The campaigns for the April 15 general elections are heating up, with the ruling and main opposition parties each hoping to secure the majority of constituencies.
While there are only 253 constituencies up for grabs, both the ruling Democratic Party and the main opposition United Future Party are projecting victory in 123 to 130 constituencies.
The Democratic Party considers its candidates to have the upper hand in 134 of the 253 constituencies, while the United Future Party considers victories likely in 123 to 128 constituencies.
The Democratic Party appears to be certain of either victory or a close race in most regions, the major exceptions being the Chungcheong and Gyeongsang provinces.
Of Seoul’s 49 seats, the Democratic Party has identified 16 constituencies it believes it will win, and the United Future Party three.
In Gyeonggi Province and Incheon, which together have 72 constituencies, the ruling party considers its candidates to have the lead in 48. The main opposition has a more modest assessment, saying it has the lead in 30.
In their traditional strongholds, both parties are expecting sweeping victories, with each projecting that its candidates will win the vast majority of constituencies.
For the Jeolla provinces -- the Democratic Party’s traditional support base -- the ruling party considers 27 of the region’s 28 seats to be certain wins.
The projection is the opposite for the conservative Gyeongsang provinces, with the United Future Party expecting voters to choose its candidates in 55 of the 65 constituencies. In contrast, the ruling party believes its candidates have a small lead in only seven constituencies in the region.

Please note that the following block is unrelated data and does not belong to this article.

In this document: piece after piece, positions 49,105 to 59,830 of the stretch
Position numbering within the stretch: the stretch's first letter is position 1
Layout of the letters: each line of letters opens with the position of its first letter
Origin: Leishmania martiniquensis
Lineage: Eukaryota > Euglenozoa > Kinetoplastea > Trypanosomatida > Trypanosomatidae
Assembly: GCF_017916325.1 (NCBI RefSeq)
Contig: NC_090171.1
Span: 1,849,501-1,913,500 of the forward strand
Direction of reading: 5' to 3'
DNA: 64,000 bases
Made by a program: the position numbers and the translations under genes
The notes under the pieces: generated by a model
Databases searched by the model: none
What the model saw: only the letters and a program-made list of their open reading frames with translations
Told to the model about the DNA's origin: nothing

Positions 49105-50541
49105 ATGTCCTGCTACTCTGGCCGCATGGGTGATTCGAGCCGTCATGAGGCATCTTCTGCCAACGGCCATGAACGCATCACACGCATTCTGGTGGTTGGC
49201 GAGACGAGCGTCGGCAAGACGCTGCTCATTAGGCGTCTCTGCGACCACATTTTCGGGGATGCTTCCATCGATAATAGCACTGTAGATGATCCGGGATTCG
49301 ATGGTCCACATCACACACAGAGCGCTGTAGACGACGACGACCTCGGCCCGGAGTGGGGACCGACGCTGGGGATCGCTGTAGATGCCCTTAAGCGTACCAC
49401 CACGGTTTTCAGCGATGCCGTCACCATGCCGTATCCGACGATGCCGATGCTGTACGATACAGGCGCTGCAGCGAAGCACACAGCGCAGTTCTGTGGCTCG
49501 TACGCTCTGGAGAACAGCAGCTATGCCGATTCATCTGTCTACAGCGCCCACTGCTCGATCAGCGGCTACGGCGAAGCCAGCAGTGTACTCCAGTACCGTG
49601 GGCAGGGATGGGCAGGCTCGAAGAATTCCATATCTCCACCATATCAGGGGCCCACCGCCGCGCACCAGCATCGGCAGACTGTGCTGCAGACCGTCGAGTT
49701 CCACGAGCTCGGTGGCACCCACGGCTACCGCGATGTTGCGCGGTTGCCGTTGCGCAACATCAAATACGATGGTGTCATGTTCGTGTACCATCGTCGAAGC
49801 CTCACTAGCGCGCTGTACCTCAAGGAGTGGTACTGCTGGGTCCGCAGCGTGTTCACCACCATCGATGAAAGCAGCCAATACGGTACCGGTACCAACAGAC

Opinion polls appear to back the parties’ projections for their traditional strongholds.
A Gallup Korea poll for the first week of April shows that the ruling party has overwhelming support in the Jeolla region, with 65 percent of respondents identifying themselves as Democratic Party supporters. In comparison, only 1 percent said they supported the United Future Party.
In contrast, the United Future Party held sway in Daegu and North Gyeongsang Province with 38 percent, while the ruling party recorded 19 percent.
In an attempt to sway voters away from the ruling party, the main opposition is highlighting what it perceives as the shortcomings of the Moon Jae-in administration.
“Look at each of the Democratic Party candidates. They are nothing more than hand-raisers. There isn’t a single courageous lawmaker in the Democratic Party,” United Future Party election committee chief Kim Chong-in said at a meeting in Daejeon on Sunday.
Kim went on to say the ruling party mindlessly supports the president, and that the party’s actions are at the root of the economic and political problems in South Korea.
By Choi He-suk (firstname.lastname@example.org